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Parts industry savages Productivity Commission

Unsung: Local parts suppliers produce $5.2 billion worth of parts a year, and around $800 million of that output is exported.

Industry policy vacuum holding back Australia’s auto parts industry, says AAAA

5 Feb 2014

THE Australian Automotive Aftermarket Association (AAAA) has slammed last week’s Productivity Commission recommendations for the local car industry as a repeat of its “aggressively negative” stand on the auto sector.

The AAAA also attacked the Abbott-led federal government for its lack of a “visionary” industry policy. The current policy settings were a disincentive to investment, it claimed.

“The AAAA believes that Australian manufacturing industry as a whole desperately needs visionary policy settings from this federal government,” said AAAA executive director Stuart Charity.

“We don’t need more enquiries or lectures about entitlement.”

In its position paper published last week, the PC said all assistance to the car industry should cease by 2020 and that no special effort should be made to help Toyota continue its manufacturing operations past 2018, when the next generation Camry is due.

It admitted that most displaced automotive workers were unlikely to find jobs and those that did would likely earn lower wages than at present.

In his stinging rebuke of the position paper, Mr Charity said the position paper “trod the well worn path” of earlier PC enquiries.

The PC had given only superficial consideration to the aftermarket parts suppliers, which produce $5.2 billion worth of parts a year, he added. Around $800 million of that output is exported.

80 center imageLeft: Executive director of the Australian Automotive Aftermarket Association Stuart Charity.

“These 260 parts and accessories manufacturers … produce 36 per cent of all automotive output, yet receive no government assistance and minimal export support, and they are not constrained by inflexible, union-driven enterprise agreements,” Mr Charity said.

“The AAAA submission to the Productivity Commission enquiry highlighted that recent government policy actually had a negative impact on the aftermarket.”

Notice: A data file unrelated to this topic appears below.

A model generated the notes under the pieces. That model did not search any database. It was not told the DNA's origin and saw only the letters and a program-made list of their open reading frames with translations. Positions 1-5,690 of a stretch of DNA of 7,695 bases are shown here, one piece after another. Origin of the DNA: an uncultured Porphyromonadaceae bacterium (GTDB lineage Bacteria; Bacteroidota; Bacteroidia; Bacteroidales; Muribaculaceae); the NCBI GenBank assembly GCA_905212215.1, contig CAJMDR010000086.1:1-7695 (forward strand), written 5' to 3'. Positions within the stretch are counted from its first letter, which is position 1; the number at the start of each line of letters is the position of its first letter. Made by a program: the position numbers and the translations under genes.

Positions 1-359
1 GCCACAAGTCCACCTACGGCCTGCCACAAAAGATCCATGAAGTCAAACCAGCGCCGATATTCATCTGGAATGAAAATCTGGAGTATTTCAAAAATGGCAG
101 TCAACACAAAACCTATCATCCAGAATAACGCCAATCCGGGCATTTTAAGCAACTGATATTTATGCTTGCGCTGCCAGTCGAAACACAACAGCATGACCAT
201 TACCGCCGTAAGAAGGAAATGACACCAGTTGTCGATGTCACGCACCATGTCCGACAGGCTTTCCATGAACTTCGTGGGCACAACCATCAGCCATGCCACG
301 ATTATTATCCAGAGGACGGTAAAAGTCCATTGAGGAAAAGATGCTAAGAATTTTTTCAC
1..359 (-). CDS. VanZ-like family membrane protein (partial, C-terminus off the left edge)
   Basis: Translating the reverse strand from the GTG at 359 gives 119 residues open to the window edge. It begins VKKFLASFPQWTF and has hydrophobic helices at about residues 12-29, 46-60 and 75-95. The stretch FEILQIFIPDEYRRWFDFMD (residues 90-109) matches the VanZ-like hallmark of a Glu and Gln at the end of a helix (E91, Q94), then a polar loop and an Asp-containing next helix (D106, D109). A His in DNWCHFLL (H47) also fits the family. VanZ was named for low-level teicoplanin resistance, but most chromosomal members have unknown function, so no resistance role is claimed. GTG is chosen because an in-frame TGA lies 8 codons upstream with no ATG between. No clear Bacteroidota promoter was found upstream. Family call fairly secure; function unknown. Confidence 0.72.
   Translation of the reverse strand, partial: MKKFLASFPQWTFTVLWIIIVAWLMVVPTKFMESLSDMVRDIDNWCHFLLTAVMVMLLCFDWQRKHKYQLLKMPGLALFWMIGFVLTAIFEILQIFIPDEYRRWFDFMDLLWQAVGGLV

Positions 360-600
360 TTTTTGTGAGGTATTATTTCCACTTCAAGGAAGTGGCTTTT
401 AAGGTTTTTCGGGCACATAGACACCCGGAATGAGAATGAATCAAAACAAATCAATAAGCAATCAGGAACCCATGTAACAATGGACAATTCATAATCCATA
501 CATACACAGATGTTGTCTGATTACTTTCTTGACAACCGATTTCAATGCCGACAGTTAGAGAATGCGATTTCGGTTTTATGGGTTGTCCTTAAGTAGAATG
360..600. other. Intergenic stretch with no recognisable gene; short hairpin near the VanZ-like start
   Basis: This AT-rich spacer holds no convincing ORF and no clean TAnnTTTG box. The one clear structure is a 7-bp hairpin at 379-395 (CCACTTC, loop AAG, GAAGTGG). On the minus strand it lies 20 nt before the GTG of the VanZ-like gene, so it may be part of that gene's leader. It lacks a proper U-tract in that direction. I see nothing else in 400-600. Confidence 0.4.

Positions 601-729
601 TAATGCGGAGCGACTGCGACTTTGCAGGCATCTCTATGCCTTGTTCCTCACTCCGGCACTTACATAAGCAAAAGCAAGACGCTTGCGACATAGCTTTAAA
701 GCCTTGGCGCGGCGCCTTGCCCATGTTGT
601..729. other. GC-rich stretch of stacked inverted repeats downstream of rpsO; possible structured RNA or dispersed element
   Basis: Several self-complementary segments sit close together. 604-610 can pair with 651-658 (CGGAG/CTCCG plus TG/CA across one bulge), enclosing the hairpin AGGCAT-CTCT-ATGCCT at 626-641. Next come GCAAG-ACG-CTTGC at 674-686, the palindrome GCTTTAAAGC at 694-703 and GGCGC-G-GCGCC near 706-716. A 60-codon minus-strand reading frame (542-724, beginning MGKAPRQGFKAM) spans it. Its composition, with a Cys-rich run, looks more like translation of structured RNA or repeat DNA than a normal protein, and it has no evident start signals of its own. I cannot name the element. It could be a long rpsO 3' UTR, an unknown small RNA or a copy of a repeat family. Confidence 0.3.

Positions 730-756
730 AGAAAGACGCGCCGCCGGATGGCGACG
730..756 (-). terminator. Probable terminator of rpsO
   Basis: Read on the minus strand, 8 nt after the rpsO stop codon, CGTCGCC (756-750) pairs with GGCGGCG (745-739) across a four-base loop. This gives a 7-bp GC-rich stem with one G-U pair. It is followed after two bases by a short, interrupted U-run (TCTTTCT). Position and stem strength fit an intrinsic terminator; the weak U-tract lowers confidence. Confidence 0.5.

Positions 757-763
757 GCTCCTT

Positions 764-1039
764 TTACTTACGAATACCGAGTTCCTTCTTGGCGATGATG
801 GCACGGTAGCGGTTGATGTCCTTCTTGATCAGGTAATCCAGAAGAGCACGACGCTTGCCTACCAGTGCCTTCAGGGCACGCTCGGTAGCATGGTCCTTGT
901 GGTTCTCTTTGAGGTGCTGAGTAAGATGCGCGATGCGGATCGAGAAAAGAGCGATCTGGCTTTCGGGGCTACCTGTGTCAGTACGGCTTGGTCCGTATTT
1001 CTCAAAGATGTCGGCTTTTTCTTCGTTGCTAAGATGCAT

Mr Charity said adoption of some more effective policies for the aftermarket could increase output by an estimated $1.3 billion to $6.56 billion.

He said this growth could help absorb some of the excess capacity, skills and knowledge that will become available as Ford and GM Holden wind down their manufacturing operations.

“The aftermarket segment has performed successfully under intense import pressure (as tariffs have been reduced),” he said.

“The parts makers had moved up the value chain, switching away from producing service parts to producing high-value specialty parts with technological advantages.

“The competition has created an Australian aftermarket manufacturing industry that has the right preconditions to be a globally competitive sector.

“These businesses have been successful because they made significant investments in R&D and capital, and have a strong export focus.

“We need policy that promotes such investment but, at present, we have an environment of disincentive.”

In its submission to the PC enquiry, the AAAA said the disincentives were created by the exclusion of aftermarket producers from the $3 billion Automotive Transformation Scheme, their exclusion from the $47 million Automotive New Markets Initiative and their effective inability to participate in the government’s structural adjustment program.

Mr Charity said the automotive sector needed policies that enhanced the performance of both the manufacturer supplier base and also the aftermarket manufacturers.

“By contrast, the Productivity Commission position paper is aggressively negative,” Mr Charity said.

“It condemns Australia’s automotive industry to become a market of imported vehicles and imported parts.”

Mr Charity said Australia needed long-term policies based on independent research designed to foster economic growth across a range of industries.

He also called out the government’s recent poor record on international trade negotiations, pointing out that Australia needed trade agreements that delivered fair outcomes for Australian manufacturers as well as consumers.

“Such policy will enhance Australian manufacturing competitiveness and innovation, and will facilitate access to new export markets with real and sustainable growth prospects.”

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